And since about a quarter of the Earth's population is living in China (1.3 billion strong!) their opinion has to count for something. Maybe a lot. And it means more each and every year.
In any case this is the year of the rabbit. The branch is 卯 Mǎo. Whatever the hell that means. According to Wiki there's no apt English translation. At least I know what a rabbit is. :-)
I work with several Chinese people and I received two New Year presents which are pictured here. I've had some types of mochi before and it's okay---the hot shredded radish worries me though. I'll try it---but I suspect it'll not like me.
恭喜发财 : Often mistakenly assumed to be synonymous with "Happy New Year", the usage of this phrase dates back several centuries. The first two words of this phrase have a long historical significance.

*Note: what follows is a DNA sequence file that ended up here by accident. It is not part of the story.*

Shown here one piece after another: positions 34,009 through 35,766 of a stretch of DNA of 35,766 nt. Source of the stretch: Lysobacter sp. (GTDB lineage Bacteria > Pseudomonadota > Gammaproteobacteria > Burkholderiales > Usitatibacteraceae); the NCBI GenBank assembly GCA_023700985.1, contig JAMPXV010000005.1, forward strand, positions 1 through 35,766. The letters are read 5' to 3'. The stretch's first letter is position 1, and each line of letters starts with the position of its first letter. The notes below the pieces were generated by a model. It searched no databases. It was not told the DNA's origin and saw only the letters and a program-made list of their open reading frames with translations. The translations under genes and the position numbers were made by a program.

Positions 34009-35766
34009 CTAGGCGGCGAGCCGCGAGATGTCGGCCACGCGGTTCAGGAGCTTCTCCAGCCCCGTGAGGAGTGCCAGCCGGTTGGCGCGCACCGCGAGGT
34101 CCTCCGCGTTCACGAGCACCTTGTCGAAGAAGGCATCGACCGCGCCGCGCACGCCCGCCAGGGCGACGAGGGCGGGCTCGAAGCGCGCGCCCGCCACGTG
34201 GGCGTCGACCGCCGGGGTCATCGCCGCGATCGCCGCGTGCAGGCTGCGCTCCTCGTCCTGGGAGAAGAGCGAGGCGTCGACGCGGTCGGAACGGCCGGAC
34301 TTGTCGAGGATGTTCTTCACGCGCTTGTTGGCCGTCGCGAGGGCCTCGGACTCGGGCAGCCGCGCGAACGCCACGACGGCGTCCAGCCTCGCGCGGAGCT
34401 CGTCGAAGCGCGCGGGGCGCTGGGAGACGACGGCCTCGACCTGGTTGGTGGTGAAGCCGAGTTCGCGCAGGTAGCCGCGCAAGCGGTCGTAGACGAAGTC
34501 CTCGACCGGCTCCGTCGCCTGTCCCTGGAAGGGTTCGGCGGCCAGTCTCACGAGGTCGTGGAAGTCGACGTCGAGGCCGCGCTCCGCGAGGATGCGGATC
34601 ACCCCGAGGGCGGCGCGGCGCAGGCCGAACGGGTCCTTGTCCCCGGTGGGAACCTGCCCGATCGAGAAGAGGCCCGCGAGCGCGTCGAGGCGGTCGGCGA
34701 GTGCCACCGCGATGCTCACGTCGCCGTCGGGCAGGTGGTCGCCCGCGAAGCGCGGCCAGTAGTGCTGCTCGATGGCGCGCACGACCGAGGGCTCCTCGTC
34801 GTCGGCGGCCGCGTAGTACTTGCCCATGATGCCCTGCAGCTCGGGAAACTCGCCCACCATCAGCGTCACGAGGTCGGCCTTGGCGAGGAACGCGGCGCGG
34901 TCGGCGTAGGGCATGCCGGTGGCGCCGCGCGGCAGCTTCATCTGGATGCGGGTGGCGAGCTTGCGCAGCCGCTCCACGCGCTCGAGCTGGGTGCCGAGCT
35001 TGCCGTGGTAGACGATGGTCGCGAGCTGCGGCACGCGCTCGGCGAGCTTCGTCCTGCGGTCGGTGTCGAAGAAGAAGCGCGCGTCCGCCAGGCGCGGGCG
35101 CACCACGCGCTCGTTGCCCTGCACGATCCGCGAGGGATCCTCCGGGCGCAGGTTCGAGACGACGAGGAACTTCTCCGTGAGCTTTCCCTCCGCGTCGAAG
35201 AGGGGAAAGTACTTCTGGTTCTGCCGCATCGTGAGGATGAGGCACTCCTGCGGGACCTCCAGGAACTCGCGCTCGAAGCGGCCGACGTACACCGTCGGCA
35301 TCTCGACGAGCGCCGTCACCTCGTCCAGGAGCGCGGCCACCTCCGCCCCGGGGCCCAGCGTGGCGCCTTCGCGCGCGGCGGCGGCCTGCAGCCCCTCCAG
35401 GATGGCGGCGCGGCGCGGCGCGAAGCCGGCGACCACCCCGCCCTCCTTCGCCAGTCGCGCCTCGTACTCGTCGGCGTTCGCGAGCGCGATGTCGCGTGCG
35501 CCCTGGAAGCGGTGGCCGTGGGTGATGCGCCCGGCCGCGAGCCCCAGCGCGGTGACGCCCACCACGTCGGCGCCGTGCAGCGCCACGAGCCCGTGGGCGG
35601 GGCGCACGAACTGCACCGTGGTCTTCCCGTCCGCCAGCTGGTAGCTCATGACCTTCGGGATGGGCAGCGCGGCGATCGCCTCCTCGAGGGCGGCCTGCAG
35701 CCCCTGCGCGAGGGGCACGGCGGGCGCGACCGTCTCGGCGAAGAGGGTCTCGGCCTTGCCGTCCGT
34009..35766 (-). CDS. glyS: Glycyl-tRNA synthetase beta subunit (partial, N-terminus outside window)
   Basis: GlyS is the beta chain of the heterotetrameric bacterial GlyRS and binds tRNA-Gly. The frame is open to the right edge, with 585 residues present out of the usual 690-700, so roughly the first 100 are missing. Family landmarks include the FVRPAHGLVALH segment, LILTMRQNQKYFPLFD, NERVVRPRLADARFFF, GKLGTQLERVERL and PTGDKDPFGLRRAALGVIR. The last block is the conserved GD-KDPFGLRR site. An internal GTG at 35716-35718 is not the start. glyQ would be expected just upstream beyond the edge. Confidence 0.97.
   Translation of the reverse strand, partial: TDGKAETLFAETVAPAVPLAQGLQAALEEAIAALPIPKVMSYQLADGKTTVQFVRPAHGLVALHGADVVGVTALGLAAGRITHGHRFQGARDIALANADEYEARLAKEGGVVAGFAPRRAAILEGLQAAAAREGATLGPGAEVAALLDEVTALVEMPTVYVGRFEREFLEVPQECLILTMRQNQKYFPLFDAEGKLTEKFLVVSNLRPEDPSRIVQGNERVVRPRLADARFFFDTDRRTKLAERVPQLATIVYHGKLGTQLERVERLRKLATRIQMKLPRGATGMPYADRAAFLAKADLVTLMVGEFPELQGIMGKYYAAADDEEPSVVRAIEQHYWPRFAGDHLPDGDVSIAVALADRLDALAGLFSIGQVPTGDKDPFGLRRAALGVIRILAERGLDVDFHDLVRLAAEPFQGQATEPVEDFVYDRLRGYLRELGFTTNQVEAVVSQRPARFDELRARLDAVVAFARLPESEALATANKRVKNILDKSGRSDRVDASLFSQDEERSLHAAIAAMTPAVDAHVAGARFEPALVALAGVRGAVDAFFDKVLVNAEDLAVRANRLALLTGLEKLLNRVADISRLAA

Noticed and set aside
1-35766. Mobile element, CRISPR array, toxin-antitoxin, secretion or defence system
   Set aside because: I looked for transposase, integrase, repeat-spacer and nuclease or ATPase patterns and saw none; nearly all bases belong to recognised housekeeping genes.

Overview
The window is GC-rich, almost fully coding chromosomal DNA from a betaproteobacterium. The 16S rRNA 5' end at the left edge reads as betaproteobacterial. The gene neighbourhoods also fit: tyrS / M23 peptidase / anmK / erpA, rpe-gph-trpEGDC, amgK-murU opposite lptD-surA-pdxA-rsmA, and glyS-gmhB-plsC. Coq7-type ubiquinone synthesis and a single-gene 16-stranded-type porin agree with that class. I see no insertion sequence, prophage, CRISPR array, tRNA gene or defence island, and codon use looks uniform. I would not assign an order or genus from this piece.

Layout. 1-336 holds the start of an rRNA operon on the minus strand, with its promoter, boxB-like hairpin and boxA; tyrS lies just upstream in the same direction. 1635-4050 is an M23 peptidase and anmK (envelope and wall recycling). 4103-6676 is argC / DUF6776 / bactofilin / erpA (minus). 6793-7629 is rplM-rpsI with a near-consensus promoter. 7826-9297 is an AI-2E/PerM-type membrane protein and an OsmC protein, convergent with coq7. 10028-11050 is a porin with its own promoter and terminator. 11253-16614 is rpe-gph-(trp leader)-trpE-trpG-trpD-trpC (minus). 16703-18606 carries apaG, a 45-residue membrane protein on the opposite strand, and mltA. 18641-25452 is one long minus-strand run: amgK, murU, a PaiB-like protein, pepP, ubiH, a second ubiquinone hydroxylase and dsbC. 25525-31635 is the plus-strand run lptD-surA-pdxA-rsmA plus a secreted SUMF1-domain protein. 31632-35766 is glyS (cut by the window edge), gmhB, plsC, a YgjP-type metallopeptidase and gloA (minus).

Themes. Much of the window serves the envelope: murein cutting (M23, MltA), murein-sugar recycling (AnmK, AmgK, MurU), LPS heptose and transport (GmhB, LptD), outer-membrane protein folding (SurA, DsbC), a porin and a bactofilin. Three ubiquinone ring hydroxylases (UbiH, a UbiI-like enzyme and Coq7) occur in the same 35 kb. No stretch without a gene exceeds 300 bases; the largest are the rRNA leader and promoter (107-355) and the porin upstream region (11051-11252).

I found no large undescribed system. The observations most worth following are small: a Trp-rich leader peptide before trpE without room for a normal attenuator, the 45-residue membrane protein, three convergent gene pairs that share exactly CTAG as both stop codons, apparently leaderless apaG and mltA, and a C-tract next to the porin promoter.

Legend has it that the congratulatory messages were traded for surviving the ravaging beast of Nian, although in practical terms it may also involve surviving the harsh winter conditions. Nian being a dragon-like critter.
Clothing mainly featuring the colour red or bright colours is commonly worn throughout the Chinese New Year because it was once believed that red could scare away evil spirits and bad fortune. In addition, people typically wear new clothes from head to toe to symbolize a new beginning in the new year. Wearing new clothes also symbolizes having more than enough things to use and wear in the new year.
In that tradition, I bought some new clothes at Wal-mart yesterday evening after hiking around Oconeechee Mountain. A lot of the Winter clothing is 50% off at Wally World so I got some "nice" stuff really cheap. So, happy new year!